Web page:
Pyramiding Strategies

Písmo: A ++ A --

Once you get into a position and the market shows signs of moving in your direction, what else can you do besides ordering that new red sports car, hehe? Many commodity traders like to add to their position.

If you plan to take on additional contracts, do so in a reasonable manner. Pyramid profits from a large base with smaller increments, not the other way round a la K.R., please.

You like sleeping at night, right?

So pyramid 3-2-1, or 4-2-1, or 1-1-1 (which ought to be called *pillaring* rather than pyramiding) but never do the inverted pyramid like 1-1-2-4-8 etc. Nothing can be more dangerous, nothing can (and will) kill you faster.

When exiting a profitable trade, for some position traders it may be a good idea to sell into strength and buy into weakness. For example, lets say you have acquired a ten-contract position in a bull market. Rather than simply selling all 10 lots at once, you may begin to sell a couple of contracts on each rally untill you have liquidated the entire position.

By selling into strength, you will avoid the rush to liquidate once a market peaks. Conversely, the reverse is true when youre exiting a bear market. You will then want to buy or cover you short position on weakness.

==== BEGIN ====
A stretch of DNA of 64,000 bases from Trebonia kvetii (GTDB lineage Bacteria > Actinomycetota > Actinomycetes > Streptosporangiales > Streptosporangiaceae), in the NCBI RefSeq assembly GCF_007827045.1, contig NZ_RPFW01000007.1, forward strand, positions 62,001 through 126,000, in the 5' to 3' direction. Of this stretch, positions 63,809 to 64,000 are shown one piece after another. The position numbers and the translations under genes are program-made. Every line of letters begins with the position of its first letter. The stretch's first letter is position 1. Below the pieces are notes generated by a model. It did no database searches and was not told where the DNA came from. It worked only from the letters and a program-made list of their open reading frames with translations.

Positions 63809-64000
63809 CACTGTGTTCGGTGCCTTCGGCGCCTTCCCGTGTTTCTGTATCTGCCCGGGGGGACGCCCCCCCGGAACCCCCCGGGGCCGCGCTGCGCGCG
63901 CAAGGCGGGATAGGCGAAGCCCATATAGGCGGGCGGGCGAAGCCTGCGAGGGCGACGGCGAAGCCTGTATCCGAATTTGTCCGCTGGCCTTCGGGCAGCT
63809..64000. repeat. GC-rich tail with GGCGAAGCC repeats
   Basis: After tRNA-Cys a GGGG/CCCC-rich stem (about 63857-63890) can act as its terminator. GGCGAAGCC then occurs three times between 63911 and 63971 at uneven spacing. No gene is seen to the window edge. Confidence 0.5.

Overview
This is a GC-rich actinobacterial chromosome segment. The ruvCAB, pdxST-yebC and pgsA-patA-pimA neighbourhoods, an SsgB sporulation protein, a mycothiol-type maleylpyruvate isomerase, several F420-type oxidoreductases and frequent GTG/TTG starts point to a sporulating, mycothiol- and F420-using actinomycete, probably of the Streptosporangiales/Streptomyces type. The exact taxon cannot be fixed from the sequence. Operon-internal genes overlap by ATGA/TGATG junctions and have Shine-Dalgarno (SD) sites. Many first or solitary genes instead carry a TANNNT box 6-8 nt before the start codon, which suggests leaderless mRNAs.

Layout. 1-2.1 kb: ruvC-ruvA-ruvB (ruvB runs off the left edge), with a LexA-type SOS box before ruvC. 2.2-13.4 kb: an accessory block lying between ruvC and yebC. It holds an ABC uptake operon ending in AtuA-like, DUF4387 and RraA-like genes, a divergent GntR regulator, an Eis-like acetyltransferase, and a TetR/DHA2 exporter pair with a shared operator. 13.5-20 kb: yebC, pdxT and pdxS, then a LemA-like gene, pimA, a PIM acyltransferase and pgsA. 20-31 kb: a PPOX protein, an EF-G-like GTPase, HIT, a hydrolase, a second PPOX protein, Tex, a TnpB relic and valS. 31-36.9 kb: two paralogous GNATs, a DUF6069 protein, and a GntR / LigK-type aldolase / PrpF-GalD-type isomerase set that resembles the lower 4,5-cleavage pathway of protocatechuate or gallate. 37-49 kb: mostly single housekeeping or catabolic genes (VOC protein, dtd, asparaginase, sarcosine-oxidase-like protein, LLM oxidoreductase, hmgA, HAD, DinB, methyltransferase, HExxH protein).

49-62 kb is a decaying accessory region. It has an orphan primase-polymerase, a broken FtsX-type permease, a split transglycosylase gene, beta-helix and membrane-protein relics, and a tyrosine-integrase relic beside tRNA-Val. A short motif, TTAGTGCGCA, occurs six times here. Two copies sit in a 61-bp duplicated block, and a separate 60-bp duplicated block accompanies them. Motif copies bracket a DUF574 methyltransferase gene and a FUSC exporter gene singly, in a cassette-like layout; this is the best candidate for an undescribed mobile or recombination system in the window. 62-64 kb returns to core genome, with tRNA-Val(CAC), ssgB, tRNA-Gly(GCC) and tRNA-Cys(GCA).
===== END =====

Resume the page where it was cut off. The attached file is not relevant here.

Pyramiding is probably the fastest way to make a killing in the futures markets, theres no fuss about it. But surprise, surprise, it is also very very risky. If you are going to pyramid, do it right. Put your base on at the beginning of a big move, and add as fast as your funds permit. This will keep your average price at a manageable level and enable you to derive the maximum benefit from the market move.

When pyramiding, you must act fast or not at all. Write down the price levels at which you plan to add on, and then follow thru on this plan. Once the market fails to behave as you anticipated, however, you must be prepared to get out in a hurry, regardless of losses, just to save your butt from fire. And it burns, folks, burns like crazy. Believe me. Been there.

Your trading plan should pinpoint all potential trouble areas.

Also your exposure should be limited on each and every trade (regardless whether pyramiding or not) to a predetermined amount of money. Your mental or actual stops generally will prevent you from letting a loss get out of hand. The best method is to set a percentage of your total trading capital, then translate this % into a dollar amount.

A bad habit to get into when you trade futures is to keep writing checks to your broker (no kidding). Start out the year with the total amount of money you wish to commit to the market, and let that be the last check you write that year (…or at least that month… or a week hehe). Seriously. Should your equity shrink below a reasonable level, you should take this as a sign that you are making too many mistakes and that you should stop trading for a while.

Food for thoughts.

Tom out